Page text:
Review: 'Apocalypse: The Second World War'

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History buffs, military enthusiasts and anyone interested in the preservation of archival film will want to check out a double dose of World War II documentaries this month.

Both History and the Smithsonian Channel are debuting ambitious multipart series that recount the story of the second world war via actual footage, much of it made public for the first time.

Launching on Veterans Day, Smithsonian's six-hour Apocalypse: The Second World War is (as its title suggests) the slightly more sensationalist of the two efforts - billing its "top-secret" footage of wartime battles and atrocities as previously deemed "unfit" for civilian viewers. The material, culled from films shot by citizens and soldiers witnessing the war first hand, is extraordinary in its vivid quality and wrenching immediacy. Among the most moving segments are home movies of a 3-year-old British girl living through the Blitz.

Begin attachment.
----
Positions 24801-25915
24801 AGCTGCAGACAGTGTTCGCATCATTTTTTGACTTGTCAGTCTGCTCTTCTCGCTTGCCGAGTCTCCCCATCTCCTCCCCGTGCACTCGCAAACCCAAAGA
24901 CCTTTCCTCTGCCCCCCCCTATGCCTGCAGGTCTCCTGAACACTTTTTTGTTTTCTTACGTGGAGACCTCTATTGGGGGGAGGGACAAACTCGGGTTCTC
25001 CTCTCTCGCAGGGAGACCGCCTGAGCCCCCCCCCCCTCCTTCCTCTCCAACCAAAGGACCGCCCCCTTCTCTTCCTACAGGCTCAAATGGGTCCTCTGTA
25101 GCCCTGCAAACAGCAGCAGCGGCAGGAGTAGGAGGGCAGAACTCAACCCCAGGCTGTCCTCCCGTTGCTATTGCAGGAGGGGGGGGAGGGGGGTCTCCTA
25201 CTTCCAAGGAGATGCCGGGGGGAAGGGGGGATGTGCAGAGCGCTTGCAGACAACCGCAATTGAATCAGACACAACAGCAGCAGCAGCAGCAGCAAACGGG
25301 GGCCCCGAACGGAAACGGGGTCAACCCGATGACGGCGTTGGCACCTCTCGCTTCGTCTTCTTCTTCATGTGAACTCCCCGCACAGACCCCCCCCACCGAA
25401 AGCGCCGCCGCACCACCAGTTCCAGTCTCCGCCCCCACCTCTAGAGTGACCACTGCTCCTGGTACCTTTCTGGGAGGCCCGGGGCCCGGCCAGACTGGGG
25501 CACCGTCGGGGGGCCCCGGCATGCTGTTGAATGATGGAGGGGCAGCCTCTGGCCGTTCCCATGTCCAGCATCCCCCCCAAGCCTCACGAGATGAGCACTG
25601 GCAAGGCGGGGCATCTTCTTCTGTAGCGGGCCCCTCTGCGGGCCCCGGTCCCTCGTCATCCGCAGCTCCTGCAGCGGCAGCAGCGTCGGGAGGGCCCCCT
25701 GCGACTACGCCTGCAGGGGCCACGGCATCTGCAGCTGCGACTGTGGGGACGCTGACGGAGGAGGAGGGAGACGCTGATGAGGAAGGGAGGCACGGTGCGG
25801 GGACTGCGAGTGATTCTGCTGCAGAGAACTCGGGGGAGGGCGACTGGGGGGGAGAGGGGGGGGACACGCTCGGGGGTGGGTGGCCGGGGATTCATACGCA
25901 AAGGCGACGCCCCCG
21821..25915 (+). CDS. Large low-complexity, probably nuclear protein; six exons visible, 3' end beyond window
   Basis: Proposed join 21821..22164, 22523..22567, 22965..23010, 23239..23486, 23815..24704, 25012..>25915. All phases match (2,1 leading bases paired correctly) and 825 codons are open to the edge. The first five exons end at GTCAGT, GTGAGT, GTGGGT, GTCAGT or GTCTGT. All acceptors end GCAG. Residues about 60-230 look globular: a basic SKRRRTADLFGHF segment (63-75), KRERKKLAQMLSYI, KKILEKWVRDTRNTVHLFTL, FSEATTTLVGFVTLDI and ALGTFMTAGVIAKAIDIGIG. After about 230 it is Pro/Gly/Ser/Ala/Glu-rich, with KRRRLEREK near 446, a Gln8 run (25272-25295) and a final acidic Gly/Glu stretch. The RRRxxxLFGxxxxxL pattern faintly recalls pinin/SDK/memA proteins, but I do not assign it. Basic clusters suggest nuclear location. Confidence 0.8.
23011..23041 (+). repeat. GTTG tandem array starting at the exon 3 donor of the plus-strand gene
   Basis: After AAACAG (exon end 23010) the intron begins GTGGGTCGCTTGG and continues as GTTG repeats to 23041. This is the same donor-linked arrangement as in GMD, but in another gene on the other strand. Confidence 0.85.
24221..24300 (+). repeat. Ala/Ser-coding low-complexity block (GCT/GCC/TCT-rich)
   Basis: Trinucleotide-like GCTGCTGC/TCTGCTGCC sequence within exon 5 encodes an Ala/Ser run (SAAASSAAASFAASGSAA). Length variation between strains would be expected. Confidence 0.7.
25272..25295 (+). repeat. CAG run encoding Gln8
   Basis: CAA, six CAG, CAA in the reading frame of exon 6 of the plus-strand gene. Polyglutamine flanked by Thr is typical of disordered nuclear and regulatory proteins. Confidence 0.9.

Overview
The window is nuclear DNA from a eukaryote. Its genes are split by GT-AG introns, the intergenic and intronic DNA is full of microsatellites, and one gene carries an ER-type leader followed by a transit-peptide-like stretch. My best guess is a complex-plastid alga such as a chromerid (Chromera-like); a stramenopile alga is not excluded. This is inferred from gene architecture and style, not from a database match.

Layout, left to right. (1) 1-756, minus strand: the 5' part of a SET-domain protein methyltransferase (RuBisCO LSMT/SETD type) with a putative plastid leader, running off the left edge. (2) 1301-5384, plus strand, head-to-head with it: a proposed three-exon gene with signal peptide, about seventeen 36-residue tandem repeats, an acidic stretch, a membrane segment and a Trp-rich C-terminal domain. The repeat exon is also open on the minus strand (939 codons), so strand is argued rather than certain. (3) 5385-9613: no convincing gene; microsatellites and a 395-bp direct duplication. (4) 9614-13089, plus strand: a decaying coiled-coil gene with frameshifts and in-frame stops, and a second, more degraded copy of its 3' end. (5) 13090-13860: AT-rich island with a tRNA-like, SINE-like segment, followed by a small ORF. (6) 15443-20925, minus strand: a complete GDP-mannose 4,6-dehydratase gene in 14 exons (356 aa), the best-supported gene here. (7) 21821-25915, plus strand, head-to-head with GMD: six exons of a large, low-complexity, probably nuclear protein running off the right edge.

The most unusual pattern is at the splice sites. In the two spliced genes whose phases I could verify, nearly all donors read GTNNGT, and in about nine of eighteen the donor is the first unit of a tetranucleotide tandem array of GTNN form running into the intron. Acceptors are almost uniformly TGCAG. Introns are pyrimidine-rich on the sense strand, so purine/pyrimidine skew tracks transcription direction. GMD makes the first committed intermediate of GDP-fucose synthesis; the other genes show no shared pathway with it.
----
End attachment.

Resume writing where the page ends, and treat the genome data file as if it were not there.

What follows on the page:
History's WW II In HD frames its narratives in terms of the personal wartime experiences of 12 Americans - among them, a Navy seaman, a Tuskegee Airmen fighter pilot, a U.S. Army nurse and two war correspondents. Whereas Apocalypse's footage has been colorized, History unearthed a trove of actual color footage in archives and private collections, which it then converted to high-definition.
Narrated by actors Martin Sheen and Gary Sinise, respectively, Apocalypse and WWII In HD are extraordinary visual records of the war that should not be missed.

Apocalypse: The Second World War premieres on Smithsonian Channel, Wednesday, Nov. 11 at 8 p.m.

WWII In HD debuts on History, Sundaty Nov. 15 at 9 p.m.

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